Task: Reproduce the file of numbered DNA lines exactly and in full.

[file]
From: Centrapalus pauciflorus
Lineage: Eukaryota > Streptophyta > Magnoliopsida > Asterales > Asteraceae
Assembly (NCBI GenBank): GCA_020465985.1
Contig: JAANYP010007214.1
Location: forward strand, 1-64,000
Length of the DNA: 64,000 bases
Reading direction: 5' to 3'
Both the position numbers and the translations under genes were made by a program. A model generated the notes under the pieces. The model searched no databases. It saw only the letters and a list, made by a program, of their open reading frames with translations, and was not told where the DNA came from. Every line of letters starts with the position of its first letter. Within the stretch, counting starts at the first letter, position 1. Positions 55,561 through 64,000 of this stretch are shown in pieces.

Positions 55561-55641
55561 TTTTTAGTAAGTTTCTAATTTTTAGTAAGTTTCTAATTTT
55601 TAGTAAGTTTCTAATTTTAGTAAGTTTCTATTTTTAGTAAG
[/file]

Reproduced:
From: Centrapalus pauciflorus
Lineage: Eukaryota > Streptophyta > Magnoliopsida > Asterales > Asteraceae
Assembly (NCBI GenBank): GCA_020465985.1
Contig: JAANYP010007214.1
Location: forward strand, 1-64,000
Length of the DNA: 64,000 bases
Reading direction: 5' to 3'
Both the position numbers and the translations under genes were made by a program. A model generated the notes under the pieces. The model searched no databases. It saw only the letters and a list, made by a program, of their open reading frames with translations, and was not told where the DNA came from. Every line of letters starts with the position of its first letter. Within the stretch, counting starts at the first letter, position 1. Positions 55,561 through 64,000 of this stretch are shown in pieces.

Positions 55561-55641
55561 TTTTTAGTAAGTTTCTAATTTTTAGTAAGTTTCTAATTTT
55601 TAGTAAGTTTCTAATTTTAGTAAGTTTCTATTTTTAGTAAG